It is essential that when looking at the investigation of psychic ways of attaining information, that Dr Rhine gets a mention. Once it became apparent that there were people for whom psychic occurrences were fairly common, researchers began to formulate methods to test them. Dr Rhine was one of the true pioneers. Based at Duke University, and sponsored by the head of the psychology department, Professor McDougall, he began to initiate experimentation and essentially founded the science of parapsychology. It is for the tools he invented that Dr Rhine is perhaps best known; his 'Zener' cards are legendary in the realm of supernatural investigation. Many people will have seen them in films or television shows that deal with psychic abilities. Each card depicts a shape, typically a circle, a star, a cross, a square and a wavy line.
The Zener card pack is shuffled by an individual deemed 'the sender', who will be stationed at a certain location. At another separate location an individual deemed 'the receiver' would then wait with the symbols in front of him lined out. The sender would pick out a card at random and then focus on it, the receiver would pick a card based on his feeling of what was being sent to him. The laws of chance dictate that any person can expect to get 5 out of 25 correct by normal means of guesswork. Although it is of course likely that one might get more than 5 correct it is assumed that he will also at other times get less than 5, thus an average will remain at 5. Early subjects included a man named Linzmayer who at times would score 100% accuracy; he also did well at predicting cards that were yet to be picked. Rhine’s work over 10 years showed that ESP was more than simply telepathy and lead to investigation of other psychic and supernatural abilities.
Rhine's work although unexpectedly very popular with the general public provoked a vehement backlash from members of the scientific community. It is a backlash that frankly has never ended, and has seen real venom from otherwise cool-headed scientists. The sceptics argued that there was fault with his laboratory procedures, Rhine satisfactorily dealt with this attack. It was then asserted that the error must be with the way he was analysing and recording his statistical findings. This was silenced when the American Institute of mathematical Statistics issued a statement that Rhine's methods had been investigated and were completely valid. The final onslaught was an accusation of cheating lodged against Rhine and Dr Soal another respected parapsychologist. Price, a medical researcher, lodged his argument in no less a place than the respected journal 'Science'. Rhine however calmly entered into correspondence with his accuser. The result was that some fifteen years later an article appeared in science titled 'Apology to Rhine and Soal'.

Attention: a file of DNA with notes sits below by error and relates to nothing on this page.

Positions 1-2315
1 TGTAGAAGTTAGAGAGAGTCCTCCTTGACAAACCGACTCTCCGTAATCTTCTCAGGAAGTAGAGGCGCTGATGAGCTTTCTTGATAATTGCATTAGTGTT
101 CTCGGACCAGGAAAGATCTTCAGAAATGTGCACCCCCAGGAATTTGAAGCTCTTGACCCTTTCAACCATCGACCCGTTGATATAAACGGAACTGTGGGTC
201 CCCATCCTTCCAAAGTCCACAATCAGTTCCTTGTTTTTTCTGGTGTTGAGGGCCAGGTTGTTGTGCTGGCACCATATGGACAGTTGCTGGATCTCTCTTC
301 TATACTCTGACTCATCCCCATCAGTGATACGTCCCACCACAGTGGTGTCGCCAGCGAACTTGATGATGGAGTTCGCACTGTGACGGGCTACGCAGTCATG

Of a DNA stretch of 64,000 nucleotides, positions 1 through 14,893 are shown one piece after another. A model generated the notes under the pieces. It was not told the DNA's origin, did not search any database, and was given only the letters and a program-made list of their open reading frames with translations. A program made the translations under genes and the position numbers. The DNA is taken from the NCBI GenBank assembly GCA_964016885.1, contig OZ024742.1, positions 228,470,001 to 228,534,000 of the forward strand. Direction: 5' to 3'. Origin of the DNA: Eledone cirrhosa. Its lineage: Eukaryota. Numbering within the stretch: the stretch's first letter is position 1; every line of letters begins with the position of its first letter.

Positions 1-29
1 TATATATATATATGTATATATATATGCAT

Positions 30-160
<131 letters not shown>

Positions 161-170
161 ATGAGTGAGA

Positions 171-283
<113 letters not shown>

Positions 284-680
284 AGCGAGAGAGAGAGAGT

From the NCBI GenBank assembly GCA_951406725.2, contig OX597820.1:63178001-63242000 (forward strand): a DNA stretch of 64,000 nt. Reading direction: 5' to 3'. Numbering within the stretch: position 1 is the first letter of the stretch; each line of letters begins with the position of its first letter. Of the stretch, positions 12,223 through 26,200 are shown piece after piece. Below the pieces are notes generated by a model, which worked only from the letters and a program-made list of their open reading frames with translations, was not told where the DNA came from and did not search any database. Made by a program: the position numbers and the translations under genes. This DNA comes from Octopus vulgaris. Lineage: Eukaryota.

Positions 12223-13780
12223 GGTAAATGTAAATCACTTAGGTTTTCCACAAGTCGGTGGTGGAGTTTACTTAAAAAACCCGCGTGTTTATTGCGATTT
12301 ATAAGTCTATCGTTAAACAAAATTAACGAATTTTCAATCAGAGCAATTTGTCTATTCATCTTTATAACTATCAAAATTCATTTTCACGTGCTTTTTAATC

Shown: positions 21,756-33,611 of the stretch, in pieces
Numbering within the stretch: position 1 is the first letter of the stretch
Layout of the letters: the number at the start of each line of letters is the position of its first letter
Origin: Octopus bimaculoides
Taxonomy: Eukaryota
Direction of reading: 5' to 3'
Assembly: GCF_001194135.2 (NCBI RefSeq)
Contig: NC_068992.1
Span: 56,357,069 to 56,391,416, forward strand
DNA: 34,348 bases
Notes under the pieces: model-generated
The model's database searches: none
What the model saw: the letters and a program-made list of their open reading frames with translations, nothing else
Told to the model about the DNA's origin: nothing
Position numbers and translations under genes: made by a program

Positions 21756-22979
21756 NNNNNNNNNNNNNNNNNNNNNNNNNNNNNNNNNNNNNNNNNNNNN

It must be said though that later it was shown that Soal unlike Rhine, had at times doctored some of his own results and as such despite other genuine work he did has since been discredited. His work can then not be admissible to the great mound of documentation dealing with these subjects.
Although researchers cant as yet bring about demonstrations of psychic abilities to order in their labs investigations have shown these to be very real phenomenon, even if not fully understood. Some of the research even hold out the hope that one-day all people may be able to use psychic powers at will.
By Bruce Fenton